So what must I do? How do I interpret reality when the tried and tested traditions of my senses and physics are letting me down through unknown chemicals?

My appetite has almost completely gone… except for what my body tells me it needs. My attention is fractured… again, until my mind latches on to something it wants to know.

Until this wears off, I’m going to let this strangeness take its course and try not to be overwhelmed in too negative a manner. If the tears come, they do; if strange sights or sounds are encountered, then that’s fine. Like a child in a strange new world, I will do my best to pay attention, and see what is to be learned as I ride it out.

Because I’m finding that stripping back to the essentials is what’s getting me through. What do I need? What can I cope with? Who do I want with me? The barest of bones, necessities, priorities. Those I love and trust.

And so I write it out, because my mind is telling me that I should. I listened to the voices of those wonderful Scandinavians, with their storytelling tradition of so many thousand years, and despite my pounding brain, try to tell my tiny tale here. Because this is the most creative I’ve been for many days, and that’s been one of the most terrible things for me – as you may have gathered, I like to be doing.

I apologise if this post is a little odd. But that’s me, right now. The times are changing, and so this somehow seems to fit. I’m looking forward to the week ahead, to the Equinox itself, to see what strangeness it brings, both in the spiritual and the everyday worlds.

And one rather fun thing to bear in mind: these mad chemicals are considered ‘medicine’, even normal procedure for those who administer such things. I’m not reacting ‘as I should’, perhaps. But my body and mind don’t know that – and are simply responding. Positive and negative are in the eye of the beholder.

Moving forward, gently.

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Living Connection

Perhaps it began with that British urge to keep a ‘stiff upper lip’. During the Second World War, I believe – when things were so bad that it was just beyond comprehension. How on earth were we doing these things to each other? How were we supposed to respond? Stiff upper lip. Keep buggering on. It’s almost a joke on the British, that stoicism and determination. A sign of strength.

Then, in the 1990s, I remember the concept of the ‘New Man’ began to creep in. It was now, apparently, allowed for men to cry, to take on ‘un-manly’ jobs – such as housework, or being a stay-at-home father. Post-natal stress was also found to be real.

As the Millennium turned, we suddenly realized what a mess things had become. And in the chaos and confusion, we still didn’t know how to handle things – what we’re doing to each other, and how to deal with the consequences of our own decisions. Buggering on was no longer an option… and statistics began to come out of how many people were on some sort of anti-depressant medication. Or children being treated for ADHD. We tried to deal with it by quantifying it with data, making goals for treatment to show that we’re doing something. Even if it wasn’t necessarily healing.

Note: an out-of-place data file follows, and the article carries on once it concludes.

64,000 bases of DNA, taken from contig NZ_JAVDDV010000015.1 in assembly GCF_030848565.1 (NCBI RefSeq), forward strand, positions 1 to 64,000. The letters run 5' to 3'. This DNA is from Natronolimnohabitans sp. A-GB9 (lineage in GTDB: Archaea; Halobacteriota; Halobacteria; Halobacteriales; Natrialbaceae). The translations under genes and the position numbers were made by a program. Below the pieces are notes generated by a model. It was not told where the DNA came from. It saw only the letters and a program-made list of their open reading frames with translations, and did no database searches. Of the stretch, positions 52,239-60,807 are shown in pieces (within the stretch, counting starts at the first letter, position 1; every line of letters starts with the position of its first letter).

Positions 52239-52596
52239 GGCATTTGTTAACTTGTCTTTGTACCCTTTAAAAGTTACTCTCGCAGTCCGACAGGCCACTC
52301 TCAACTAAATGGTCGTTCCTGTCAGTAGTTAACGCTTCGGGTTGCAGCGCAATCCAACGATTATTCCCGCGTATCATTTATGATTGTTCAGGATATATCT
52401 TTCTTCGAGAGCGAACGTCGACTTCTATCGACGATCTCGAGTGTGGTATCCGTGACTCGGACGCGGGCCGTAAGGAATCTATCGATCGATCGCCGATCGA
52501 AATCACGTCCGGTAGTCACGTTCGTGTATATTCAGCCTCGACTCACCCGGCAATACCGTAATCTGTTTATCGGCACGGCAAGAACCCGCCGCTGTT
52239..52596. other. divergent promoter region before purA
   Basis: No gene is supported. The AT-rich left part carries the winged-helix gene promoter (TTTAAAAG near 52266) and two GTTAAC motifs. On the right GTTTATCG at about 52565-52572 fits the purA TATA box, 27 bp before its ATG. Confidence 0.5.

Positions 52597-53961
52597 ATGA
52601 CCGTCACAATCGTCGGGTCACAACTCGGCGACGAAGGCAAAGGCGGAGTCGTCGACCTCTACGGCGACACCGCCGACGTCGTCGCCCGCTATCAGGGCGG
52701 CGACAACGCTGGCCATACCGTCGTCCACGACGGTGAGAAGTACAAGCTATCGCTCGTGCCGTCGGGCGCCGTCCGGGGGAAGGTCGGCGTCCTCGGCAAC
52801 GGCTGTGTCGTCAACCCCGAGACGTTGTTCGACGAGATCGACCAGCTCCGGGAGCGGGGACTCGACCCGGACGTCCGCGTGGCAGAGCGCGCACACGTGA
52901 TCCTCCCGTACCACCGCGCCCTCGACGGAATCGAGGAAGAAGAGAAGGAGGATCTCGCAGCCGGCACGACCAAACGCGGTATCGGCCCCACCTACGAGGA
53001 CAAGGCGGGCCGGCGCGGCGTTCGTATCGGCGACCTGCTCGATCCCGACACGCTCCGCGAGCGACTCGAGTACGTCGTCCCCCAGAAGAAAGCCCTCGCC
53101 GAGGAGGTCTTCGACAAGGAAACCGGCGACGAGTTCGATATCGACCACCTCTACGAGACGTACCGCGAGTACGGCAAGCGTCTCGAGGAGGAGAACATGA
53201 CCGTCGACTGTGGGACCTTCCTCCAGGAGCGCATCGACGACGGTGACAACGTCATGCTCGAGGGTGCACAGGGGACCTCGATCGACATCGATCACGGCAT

Lately, it seems that sneering is the next stage – denial, perhaps. Showing emotion is passe now, depression a ‘trend’, a band-wagon to jump on. That awful phrase, ‘just seeking attention’, used to trivialise another person’s pain. Physical ailments such as allergies are acknowledged as real, but then sniffed at by cynical non-sufferers – after all, the coeliac, asthmatic or epileptic is probably just being awkward. There’s a hint that the disabled are viewed in a similar manner (just consider the attitude of ATOS, or even public transport providers). But we can’t talk about that, because it would be Rude. Politeness leads to Political Correctness (not at all the same thing), which leads to disregard. Back to Stiff Upper Lip again – on both sides. ‘Keep Calm and Carry On’ has become a buzz-phrase.

None of these responses even gives a nod to investigation or understanding. Nobody really listens to the deeper story.

I’ve always been confused by this. Early in life, it was power-games – one person asserting themselves by abusing or taking advantage of another. Then it was the disregard for what certainly felt like a very real emotion or situation:

“I’m in pain, help me.” “Oh, no you’re not, pull yourself together.”

“I don’t understand.” “Well, you should, you must be stupid.”

I never understood what made one person’s opinion more valid than another; why one truth was somehow truer. And, for a long time, it seemed that I was always the one who was wrong, presumably because of this lack of understanding.

This isn’t self-pity, by the way. As a child (and a teenager) I spent a good deal of time just honestly confused. There appeared to be rules for life, and nobody had let me know what they were. School cliques, in particular, seemed to have the monopoly on ‘how to behave’. This then turned into ‘Workplace Policy’ – put in place, apparently, to help everyone… except those who needed it.

I’m aware, from my working life, that a lot of the Systems that are now in place were originally set up with good intentions. Doctors actually do want to make people better. Teachers want to instil joy of learning in pupils. Scientists want to explore and discover.

But the Systems have trapped us. Because we’re so aware of what we should be doing, what boxes we need to tick, what goals to hit… We’ve become an Orwellian or Swiftian nightmare; the satire has become real. Real People have been subsumed by dehumanising Systems.

What our hearts tell us is right is not considered important. Anything subjective, unquantifiable, emotional, is somehow invalid. How do you make a statistic out of happiness, health or pleasure? What is an appropriate level of inspiration or love? Too little isn’t sufficient; too much is inappropriate. I’d love to see how such things are charted.